, news editor, Adventist Review
In 1960, around 54 percent of all Seventh-day Adventists lived in Africa, Asia, and Latin America.
Today, church membership in the so-called Global South has reached 16.9 million, or 92 percent of the world church membership.
The major changes don’t stop there, G.T. Ng, executive secretary of the Adventist world church, said Sunday as he presented his yearly secretary’s report at the Annual Council.
China now has more Adventists than in all of Europe, he said. More Adventists live in Zambia, which has a population of 15 million, than in the Middle East and Northern Africa region, which has a population of 519 million. Brazil has more Adventists than Britain, Canada, and the United States combined.
“We clearly see that the demographic center of gravity of our church has definitively shifted,” Ng told church leaders and laypeople at the Annual Council business meeting at world church headquarters in Silver Spring, Maryland.
As a result, he said, “countries that were once destinations for Western missionaries are now sending their own missionaries to various continents and beyond.”
These shift in the demographic center of gravity means that the church, founded by a small group of Americans in 1863, faces new global realties as its membership approaches 18.8 million, Adventist world church leaders said.
Church membership reached 18,778,932 on June 30, 2015, up from 18,479,750 on Dec. 31, 2014, David Trim, director of the church’s Office of Archives, Statistics, and Research, told the Annual Council. The number of congregations — which consist of churches and companies, increased to 149,850 from 148,023 over the same six-month period.
Ng, who used his secretary’s report last year to raise the alarm about member retention, took a hard look on Sunday at the need of the Adventist Church to penetrate difficult-to-reach regions of the world. He encouraged members in the wealthier North to continue contributing financially to mission work, but said staffing that mission would increasingly depend on the South.
North America and Europe long have supplied missionaries to the rest of the world, a role that Ng said remained vital for world mission. About half of long-term missionaries and inter-division employees currently come from the United States.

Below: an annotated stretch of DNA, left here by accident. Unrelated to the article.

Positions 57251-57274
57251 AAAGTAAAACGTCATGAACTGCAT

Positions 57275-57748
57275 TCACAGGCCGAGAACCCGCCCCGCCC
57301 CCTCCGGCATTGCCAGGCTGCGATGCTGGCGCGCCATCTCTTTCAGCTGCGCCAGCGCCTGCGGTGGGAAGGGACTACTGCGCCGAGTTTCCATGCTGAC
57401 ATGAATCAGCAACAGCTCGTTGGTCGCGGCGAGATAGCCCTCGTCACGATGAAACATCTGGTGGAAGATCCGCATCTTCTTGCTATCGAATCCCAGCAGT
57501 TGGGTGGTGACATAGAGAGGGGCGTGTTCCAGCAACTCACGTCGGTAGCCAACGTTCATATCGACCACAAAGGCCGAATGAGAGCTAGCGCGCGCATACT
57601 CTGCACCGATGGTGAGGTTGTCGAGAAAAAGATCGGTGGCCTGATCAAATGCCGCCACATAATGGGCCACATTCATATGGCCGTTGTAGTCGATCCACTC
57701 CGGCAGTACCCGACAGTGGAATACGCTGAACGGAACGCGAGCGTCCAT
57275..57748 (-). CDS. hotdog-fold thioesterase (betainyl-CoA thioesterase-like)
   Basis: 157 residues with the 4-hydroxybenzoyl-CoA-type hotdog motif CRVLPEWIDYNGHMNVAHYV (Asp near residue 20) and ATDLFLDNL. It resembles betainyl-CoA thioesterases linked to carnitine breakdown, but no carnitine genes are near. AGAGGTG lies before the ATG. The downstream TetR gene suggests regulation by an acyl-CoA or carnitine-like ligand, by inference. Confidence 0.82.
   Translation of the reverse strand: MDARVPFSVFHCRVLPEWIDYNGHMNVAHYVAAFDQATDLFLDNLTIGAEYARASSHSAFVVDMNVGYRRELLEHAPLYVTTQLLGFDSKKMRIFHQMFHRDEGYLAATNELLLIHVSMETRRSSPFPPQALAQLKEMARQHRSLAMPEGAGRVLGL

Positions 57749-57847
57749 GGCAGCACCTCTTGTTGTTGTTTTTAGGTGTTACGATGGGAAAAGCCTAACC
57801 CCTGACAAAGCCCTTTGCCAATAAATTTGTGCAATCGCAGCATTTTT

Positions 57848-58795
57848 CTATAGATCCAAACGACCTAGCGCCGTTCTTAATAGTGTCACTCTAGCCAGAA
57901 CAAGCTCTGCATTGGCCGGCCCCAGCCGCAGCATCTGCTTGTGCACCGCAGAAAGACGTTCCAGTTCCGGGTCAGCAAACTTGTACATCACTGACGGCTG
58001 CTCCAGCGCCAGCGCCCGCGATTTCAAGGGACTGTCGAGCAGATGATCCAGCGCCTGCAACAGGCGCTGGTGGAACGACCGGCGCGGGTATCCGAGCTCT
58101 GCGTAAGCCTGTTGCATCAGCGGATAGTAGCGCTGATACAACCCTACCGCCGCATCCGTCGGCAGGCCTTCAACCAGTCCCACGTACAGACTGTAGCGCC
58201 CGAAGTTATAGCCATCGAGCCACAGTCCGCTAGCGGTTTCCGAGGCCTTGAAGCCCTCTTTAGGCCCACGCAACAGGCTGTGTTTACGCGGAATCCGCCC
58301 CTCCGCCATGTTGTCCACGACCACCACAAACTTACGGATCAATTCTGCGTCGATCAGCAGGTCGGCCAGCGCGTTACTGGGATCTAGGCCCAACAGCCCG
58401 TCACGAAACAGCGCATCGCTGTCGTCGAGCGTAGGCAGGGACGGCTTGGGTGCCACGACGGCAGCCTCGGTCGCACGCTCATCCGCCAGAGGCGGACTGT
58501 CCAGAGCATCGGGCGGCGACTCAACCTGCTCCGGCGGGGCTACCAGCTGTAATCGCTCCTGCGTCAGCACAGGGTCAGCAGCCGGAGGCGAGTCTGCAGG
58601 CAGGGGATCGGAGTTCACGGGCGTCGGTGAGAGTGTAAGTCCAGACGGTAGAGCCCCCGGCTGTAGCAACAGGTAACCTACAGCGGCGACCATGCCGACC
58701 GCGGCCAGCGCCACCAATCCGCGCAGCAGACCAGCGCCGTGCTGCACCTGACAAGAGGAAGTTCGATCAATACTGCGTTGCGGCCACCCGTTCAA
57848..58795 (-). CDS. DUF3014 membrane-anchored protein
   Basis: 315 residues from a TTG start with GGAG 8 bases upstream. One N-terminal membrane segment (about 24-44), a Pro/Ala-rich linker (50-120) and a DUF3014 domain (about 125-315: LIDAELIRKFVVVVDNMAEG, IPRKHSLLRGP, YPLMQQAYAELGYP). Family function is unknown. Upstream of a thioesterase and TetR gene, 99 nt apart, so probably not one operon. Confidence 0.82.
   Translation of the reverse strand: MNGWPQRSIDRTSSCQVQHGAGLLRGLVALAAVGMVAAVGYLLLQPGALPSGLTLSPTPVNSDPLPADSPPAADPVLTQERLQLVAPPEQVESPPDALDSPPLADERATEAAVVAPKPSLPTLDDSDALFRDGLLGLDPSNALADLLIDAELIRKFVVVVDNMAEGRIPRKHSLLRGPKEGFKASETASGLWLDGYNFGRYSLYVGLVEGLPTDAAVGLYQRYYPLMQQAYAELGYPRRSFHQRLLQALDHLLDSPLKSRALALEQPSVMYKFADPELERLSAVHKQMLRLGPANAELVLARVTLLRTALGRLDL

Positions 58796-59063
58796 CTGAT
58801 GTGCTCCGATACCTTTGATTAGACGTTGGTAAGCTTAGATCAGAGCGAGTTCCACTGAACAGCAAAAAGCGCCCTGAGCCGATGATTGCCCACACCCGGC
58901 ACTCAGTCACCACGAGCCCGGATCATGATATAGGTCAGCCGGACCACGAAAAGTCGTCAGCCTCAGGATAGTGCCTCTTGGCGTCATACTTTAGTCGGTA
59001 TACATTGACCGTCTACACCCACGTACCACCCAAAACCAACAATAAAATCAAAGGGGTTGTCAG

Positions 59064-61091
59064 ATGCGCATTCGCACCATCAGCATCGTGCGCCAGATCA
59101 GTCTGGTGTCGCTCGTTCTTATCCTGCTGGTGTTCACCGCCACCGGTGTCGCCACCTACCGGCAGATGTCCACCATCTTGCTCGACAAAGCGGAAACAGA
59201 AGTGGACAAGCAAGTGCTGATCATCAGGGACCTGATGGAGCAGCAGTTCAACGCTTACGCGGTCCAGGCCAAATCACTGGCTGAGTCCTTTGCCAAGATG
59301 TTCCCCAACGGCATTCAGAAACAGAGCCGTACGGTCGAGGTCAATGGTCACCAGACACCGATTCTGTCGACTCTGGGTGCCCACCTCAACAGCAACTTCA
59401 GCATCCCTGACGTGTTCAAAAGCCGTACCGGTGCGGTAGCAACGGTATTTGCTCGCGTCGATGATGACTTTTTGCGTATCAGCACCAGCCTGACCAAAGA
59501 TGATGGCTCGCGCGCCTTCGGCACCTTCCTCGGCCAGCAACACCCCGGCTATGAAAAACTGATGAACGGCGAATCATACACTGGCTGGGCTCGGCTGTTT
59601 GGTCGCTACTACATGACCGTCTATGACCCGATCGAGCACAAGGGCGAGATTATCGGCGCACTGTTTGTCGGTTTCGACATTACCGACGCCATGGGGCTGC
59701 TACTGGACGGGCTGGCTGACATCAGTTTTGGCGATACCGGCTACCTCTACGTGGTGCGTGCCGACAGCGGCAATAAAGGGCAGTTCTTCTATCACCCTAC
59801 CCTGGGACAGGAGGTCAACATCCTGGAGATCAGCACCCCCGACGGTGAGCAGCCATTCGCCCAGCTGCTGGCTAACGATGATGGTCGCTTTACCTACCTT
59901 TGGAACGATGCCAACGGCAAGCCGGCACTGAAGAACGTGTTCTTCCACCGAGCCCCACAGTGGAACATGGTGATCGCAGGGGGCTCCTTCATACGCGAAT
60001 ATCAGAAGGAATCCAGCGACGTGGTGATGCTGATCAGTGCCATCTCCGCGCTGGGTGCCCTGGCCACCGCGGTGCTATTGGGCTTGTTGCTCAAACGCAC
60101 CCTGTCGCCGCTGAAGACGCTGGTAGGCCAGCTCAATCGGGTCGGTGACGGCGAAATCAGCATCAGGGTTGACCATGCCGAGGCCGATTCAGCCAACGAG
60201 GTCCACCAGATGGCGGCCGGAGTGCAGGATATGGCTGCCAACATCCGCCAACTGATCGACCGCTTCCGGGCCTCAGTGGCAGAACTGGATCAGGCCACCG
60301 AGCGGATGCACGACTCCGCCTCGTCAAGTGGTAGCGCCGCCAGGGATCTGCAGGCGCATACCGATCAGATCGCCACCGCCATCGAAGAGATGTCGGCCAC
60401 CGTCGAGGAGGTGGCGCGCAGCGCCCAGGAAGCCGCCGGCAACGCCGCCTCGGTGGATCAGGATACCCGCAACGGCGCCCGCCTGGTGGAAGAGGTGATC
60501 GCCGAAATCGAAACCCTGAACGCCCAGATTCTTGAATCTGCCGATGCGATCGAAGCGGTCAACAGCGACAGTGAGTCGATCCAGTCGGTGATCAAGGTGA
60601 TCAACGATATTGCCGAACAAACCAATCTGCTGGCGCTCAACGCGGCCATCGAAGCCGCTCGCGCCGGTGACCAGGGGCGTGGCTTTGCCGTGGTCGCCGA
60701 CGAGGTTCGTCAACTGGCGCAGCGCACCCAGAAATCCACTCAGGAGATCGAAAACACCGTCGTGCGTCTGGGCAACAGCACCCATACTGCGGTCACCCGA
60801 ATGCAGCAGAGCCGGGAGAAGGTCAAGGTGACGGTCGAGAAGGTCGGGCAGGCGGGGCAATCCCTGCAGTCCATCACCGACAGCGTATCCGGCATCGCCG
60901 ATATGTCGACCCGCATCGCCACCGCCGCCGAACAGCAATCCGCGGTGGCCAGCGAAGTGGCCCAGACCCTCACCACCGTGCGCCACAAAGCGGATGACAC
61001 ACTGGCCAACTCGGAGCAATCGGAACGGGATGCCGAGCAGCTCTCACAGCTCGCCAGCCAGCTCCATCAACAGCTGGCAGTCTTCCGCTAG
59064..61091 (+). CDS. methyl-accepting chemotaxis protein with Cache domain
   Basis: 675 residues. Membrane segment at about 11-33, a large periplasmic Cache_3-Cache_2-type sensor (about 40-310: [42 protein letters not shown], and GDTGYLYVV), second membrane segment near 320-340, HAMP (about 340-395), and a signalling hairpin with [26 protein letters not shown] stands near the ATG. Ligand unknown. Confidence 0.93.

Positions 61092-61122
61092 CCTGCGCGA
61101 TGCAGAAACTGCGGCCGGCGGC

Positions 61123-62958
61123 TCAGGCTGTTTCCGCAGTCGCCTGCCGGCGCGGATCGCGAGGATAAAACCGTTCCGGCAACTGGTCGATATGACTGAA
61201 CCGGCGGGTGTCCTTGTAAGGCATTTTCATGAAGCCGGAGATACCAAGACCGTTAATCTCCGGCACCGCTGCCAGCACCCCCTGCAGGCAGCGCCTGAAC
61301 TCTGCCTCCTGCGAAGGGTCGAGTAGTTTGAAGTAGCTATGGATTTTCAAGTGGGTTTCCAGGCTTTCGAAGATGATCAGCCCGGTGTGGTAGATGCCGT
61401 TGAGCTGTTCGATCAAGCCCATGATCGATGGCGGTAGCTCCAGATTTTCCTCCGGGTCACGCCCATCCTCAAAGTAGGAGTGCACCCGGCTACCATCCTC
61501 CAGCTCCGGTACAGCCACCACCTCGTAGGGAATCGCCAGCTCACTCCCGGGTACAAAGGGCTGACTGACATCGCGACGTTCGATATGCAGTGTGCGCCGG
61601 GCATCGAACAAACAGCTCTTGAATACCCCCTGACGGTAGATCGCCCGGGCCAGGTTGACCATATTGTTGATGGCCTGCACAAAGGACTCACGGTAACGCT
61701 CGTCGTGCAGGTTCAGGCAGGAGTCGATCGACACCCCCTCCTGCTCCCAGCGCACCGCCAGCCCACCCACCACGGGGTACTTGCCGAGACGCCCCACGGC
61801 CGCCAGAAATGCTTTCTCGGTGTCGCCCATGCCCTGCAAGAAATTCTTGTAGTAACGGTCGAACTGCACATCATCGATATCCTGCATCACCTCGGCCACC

But as secularism and other factors slow membership growth in the North, Adventist leaders in those countries are understandably more interested in investing in evangelism at home than funneling energy and funds abroad, Ng said.
“Given the huge challenge of evangelizing in a post-secular context, the North is justifiably correct to channel more of its precious resources to the domestic constituency,” he said.
But, he noted, Adventist Church cofounder Ellen G. White makes it clear that church members do not have the option to choose between home mission and foreign mission because the support of foreign mission is essential for the survival of home mission.
“The prosperity of the home work depends largely, under God, upon the reflex influence of the evangelical work done in countries afar off,” Ng said, reading from White’s Testimonies for the Church, Vol. 6, page 27.
“America had sacrificed much in sending missionaries and funds to these foreign lands,” he said. “This spirit of self-sacrifice to foreign mission had resulted in a ‘reflex influence’ on home mission. The prosperity of one had given rise to the prosperity of another.”
Looking ahead, Ng said church members from the South increasingly would need to assist in spreading the gospel in challenging regions such as the Middle East and Northern Africa. Indeed, missionaries are already traveling between those regions. Earlier this year, the church’s South American Division dispatched 17 missionaries to the Middle East and North Africa Union for five-year terms that it is sponsoring. In addition, Adventist universities in Latin America are training students to serve as missionaries in the Middle East and North Africa.
Ng applauded the Adventist world church’s Office of Global Mission, which is celebrating its 25th anniversary this year, for its robust work in planting new congregations in unentered areas and among new people groups of the world.
But all praise for spreading the gospel belongs to God, he said. It is only “God who gives the increase,” he said, citing 1 Corinthians 3:7.